From Ohio History Central
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Know-Nothing Party ticket naming party candidates for state and county offices. At the bottom of the page are voting instructions. The Know-Nothing Party, also known as the American Party, was a prominent United States political party during the late 1840s and the early 1850s whose members strongly opposed immigrants and followers of the Catholic Church. Critics of this party named it the Know-Nothing Party because its members would not reveal the party's doctrines to non-members. Know-Nothings were to respond to questions about their beliefs with, "I know nothing." Know-Nothings wielded some power in Ohio, and several cities, including Youngstown and Cleveland, had newspapers that touted Know-Nothing beliefs.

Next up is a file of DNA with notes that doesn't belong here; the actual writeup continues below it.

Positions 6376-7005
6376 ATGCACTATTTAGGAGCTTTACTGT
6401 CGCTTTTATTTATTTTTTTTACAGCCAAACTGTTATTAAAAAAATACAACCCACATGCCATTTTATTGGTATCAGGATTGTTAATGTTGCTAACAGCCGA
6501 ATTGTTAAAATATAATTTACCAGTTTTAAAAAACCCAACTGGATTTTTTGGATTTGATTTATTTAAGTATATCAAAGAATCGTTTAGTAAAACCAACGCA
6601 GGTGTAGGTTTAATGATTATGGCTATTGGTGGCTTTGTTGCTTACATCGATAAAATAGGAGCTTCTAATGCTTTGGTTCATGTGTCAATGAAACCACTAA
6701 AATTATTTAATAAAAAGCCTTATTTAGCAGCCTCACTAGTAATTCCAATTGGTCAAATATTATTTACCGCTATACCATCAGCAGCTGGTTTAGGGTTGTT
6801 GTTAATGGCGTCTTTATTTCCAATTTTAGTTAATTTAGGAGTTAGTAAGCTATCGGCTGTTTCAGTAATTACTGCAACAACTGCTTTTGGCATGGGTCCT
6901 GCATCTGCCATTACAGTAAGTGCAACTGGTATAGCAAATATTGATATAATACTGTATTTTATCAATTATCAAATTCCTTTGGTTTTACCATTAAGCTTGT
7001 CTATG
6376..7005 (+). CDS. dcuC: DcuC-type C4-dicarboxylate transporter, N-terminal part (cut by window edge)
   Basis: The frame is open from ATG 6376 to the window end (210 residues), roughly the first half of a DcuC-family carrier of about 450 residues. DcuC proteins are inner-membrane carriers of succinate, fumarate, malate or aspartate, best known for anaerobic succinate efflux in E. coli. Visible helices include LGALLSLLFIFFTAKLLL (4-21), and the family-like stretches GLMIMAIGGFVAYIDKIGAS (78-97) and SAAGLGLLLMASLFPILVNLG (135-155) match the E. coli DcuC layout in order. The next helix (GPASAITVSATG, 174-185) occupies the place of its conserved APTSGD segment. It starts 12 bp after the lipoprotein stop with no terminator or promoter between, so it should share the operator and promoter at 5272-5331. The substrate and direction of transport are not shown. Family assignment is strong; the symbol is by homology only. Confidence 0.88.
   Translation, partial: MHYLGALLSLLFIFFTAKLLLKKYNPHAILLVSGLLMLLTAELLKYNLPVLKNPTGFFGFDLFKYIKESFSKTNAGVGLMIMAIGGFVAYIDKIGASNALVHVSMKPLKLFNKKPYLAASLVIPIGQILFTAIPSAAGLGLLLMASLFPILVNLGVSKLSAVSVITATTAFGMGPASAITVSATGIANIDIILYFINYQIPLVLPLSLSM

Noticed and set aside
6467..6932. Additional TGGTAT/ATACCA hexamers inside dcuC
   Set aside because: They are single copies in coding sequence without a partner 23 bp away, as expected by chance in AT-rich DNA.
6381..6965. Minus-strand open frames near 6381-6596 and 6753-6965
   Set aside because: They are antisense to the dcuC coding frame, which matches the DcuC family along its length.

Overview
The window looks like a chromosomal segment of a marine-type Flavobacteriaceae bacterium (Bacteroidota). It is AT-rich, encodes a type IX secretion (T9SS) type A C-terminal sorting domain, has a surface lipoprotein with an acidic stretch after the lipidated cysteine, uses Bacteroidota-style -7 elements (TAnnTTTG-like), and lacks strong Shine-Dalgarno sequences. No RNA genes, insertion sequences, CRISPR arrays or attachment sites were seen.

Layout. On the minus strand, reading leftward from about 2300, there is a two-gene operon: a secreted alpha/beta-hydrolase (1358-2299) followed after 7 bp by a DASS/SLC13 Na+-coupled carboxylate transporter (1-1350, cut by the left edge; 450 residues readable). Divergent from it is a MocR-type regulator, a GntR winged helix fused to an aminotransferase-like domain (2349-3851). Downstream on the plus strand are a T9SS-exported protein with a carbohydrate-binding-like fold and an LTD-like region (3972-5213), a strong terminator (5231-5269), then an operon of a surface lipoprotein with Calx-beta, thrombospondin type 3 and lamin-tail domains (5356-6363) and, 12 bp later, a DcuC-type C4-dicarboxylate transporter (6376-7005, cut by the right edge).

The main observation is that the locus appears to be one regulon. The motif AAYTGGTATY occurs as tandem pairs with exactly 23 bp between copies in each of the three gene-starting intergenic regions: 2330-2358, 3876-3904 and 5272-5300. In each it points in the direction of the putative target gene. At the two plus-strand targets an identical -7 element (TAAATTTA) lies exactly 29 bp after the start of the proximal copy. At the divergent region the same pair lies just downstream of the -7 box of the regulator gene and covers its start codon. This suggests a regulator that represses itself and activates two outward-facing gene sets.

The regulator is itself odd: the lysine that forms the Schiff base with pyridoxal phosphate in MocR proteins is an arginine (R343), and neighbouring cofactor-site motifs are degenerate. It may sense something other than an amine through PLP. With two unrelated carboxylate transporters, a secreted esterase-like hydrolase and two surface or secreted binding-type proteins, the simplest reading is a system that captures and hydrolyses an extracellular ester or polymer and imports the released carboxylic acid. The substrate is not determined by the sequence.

<p>The Shawnee natives were living in the Ohio Valley as early as the late 1600s. The Iroquois natives were unwilling to share these rich hunting grounds and drove the Shawnees away. Some went to Illinois; others went to Pennsylvania, Maryland or Georgia. As the power of the Iroquois weakened, the Shawnees moved back into Ohio from the south and the east. They settled in the lower Scioto River valley. </p>